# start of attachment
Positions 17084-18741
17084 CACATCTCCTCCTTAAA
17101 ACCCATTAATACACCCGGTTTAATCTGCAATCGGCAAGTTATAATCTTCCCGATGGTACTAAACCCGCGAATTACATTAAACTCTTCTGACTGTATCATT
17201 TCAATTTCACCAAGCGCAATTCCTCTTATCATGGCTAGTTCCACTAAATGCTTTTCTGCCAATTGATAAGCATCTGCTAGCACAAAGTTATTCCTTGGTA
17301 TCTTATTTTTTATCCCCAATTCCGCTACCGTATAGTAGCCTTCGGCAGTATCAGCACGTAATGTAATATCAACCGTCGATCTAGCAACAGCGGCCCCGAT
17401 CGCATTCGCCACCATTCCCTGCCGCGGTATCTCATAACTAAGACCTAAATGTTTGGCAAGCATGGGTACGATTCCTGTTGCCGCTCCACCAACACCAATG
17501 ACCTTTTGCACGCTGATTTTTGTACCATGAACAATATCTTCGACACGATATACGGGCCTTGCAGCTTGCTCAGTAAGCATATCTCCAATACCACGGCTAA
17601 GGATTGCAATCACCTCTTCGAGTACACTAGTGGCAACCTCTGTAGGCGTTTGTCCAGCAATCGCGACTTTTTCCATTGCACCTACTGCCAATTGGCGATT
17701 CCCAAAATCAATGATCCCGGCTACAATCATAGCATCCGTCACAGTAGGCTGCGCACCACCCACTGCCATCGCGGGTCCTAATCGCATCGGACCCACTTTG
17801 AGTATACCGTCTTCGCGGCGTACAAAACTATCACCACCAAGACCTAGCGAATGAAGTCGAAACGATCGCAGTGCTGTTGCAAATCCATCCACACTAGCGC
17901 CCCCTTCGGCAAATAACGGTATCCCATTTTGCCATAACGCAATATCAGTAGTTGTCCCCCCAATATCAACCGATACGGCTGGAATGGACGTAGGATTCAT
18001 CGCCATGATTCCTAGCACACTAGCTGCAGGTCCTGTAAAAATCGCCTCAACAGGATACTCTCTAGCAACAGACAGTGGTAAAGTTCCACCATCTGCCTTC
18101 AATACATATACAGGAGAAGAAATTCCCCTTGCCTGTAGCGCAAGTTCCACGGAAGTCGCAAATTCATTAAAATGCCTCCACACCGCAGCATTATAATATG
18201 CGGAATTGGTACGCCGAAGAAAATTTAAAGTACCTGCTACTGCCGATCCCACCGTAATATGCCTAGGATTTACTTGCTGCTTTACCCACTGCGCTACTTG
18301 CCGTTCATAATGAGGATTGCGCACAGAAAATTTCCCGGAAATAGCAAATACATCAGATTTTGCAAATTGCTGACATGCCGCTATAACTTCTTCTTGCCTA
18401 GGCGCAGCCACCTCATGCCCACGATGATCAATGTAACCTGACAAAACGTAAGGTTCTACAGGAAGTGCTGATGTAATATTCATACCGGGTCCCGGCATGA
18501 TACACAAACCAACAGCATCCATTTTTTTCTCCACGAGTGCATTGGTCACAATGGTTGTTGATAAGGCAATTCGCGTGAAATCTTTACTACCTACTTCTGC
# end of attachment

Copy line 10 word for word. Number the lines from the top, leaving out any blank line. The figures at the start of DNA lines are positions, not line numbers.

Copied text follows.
17801 AGTATACCGTCTTCGCGGCGTACAAAACTATCACCACCAAGACCTAGCGAATGAAGTCGAAACGATCGCAGTGCTGTTGCAAATCCATCCACACTAGCGC